I always have a pack of ready rolled puff pastry or shortcrust pastry to hand, and those who know me well know that cheese nut garlic puff things are my usual offering, either at our home, or taken as a little gift when we visit others. So, it was with great relief that I found the shortcrust pastry lurking in the fridge: I cut little circles from the pastry, popped these discs into a shallow fairycake type of tin, and then topped each disc with my chorizo mix- again, this is an old reliable mix and does very well for any sort of pastry canapé. Saute a small, finely chopped red onion with a large microplaned clove of garlic in olive oil, add finely chopped chorizo, then, after 10 minutes or so, remove from the heat and stir through an egg yolk, a good dollop of sour cream or soft cream cheese, black pepper, and finely chopped parsley. Dollop a teaspoonful onto each disc as I said- and grate over a little hard cheese- whatever you have to hand. Bake at 180 for about 15 minutes, until golden brown and bubbling on top.

Jalapeno Baba Ghanoush and Pastry Nut Sticks

I am laughing at my ridiculous descriptions here: apologies. These are more ideas of what to do, than exact, refined recipes- I do hope you find them helpful!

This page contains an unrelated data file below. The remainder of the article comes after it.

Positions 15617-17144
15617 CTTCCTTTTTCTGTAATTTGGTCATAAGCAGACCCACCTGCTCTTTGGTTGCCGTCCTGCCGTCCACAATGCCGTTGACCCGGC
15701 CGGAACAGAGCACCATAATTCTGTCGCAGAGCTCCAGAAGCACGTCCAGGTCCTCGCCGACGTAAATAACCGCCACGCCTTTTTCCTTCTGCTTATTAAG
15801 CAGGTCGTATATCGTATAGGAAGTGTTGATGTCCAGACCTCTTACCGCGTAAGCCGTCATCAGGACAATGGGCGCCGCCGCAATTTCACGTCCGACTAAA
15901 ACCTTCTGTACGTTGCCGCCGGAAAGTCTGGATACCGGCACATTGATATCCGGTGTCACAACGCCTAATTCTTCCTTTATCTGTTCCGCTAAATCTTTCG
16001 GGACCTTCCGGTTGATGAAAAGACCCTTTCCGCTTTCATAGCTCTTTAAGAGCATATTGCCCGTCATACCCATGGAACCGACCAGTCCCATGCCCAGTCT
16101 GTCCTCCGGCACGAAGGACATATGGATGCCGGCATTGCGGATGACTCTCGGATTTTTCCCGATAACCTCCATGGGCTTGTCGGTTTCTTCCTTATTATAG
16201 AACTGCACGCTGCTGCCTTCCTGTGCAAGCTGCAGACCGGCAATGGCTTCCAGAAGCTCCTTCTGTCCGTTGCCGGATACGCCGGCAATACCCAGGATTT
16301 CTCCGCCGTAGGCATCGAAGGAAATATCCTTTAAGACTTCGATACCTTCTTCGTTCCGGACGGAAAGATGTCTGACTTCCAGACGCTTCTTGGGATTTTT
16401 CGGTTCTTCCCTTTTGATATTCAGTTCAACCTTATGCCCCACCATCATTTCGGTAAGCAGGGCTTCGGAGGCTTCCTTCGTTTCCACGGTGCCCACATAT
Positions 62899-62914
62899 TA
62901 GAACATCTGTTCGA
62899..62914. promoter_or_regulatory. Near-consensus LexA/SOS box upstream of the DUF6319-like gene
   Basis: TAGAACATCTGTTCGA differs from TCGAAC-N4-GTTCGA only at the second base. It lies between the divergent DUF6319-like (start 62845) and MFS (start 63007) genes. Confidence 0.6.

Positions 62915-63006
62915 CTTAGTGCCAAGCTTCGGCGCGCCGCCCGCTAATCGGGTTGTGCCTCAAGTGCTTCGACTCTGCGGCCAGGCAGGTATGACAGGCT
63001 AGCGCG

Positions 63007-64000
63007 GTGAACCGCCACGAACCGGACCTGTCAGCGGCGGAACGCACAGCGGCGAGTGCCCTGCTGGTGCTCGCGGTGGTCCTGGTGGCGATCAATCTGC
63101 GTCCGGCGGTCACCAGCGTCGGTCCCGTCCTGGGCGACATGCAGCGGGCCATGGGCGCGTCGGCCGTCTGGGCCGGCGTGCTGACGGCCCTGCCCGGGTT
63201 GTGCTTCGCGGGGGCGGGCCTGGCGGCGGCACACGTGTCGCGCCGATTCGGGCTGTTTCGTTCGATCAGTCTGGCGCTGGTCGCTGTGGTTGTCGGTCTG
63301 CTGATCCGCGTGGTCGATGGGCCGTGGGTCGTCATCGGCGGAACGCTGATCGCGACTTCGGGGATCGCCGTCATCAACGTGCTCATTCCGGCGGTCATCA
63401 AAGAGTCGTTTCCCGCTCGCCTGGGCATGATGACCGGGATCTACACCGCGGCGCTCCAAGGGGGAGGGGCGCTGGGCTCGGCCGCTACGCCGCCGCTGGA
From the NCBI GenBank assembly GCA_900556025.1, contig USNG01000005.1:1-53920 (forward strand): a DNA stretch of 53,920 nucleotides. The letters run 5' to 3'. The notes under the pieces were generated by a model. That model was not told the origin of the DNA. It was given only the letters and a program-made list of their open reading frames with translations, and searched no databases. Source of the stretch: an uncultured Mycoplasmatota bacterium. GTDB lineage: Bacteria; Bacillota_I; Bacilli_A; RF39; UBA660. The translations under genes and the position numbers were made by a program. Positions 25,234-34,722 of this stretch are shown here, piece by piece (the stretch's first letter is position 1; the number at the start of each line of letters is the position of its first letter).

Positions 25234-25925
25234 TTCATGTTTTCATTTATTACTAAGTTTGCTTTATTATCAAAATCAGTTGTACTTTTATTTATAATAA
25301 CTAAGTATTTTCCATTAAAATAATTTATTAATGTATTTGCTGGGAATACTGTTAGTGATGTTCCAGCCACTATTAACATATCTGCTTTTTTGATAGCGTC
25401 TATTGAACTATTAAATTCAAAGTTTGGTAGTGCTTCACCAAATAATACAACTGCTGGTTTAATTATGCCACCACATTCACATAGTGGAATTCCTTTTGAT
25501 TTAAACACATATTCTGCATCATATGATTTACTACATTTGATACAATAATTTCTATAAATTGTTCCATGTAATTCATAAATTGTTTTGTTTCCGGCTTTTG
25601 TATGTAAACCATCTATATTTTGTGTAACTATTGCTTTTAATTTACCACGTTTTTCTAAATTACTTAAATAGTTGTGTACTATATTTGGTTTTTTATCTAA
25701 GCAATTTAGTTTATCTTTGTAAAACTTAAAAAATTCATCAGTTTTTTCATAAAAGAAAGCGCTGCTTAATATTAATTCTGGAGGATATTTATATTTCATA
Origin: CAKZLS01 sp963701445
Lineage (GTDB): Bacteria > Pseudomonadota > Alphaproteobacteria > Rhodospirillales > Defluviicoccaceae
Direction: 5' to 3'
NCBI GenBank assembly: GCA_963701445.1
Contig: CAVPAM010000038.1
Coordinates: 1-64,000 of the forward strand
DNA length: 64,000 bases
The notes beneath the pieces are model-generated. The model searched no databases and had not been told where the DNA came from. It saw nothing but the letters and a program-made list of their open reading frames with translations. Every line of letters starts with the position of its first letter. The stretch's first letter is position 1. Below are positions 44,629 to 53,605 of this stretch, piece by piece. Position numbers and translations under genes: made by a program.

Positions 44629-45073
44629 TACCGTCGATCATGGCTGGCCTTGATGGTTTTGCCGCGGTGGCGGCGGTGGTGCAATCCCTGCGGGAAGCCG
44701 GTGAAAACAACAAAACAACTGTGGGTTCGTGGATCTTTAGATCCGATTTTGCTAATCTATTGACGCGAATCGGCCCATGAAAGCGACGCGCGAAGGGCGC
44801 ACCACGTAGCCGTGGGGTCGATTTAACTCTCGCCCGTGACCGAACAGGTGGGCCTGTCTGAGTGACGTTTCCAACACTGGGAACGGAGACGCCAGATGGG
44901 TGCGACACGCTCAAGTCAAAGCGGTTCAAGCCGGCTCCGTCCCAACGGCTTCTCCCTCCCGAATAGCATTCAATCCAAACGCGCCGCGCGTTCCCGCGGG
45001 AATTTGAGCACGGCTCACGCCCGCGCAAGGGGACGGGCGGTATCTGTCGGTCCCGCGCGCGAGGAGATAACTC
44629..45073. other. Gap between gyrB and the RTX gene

The aubergines in the fruit bowl were not looking their glossy rotund best, it had to be said, but I soldiered on, and removed the rather unappealing bits. I made a mix of olive oil, garlic, dried chillis, salt, pepper, cumin, coriander, and paprika, scored the aubergines, rubbed the mix into them and roasted them on a high heat for a good 45 minutes. I had leftover pastry remaining from the little chorizo tarts, and I didn’t want this to go to waste, so I toasted some pecan nuts, garlic and olive oil, and mixed this garlicky nutty mix, along with salt and pepper, into the pastry. I made funny, knobbly looking sticks and baked these until golden brown. Once the aubergine was done, I scraped out the spicy flesh, and whizzed it up with lemon juice, jalapenos, olive oil and a little more garlic.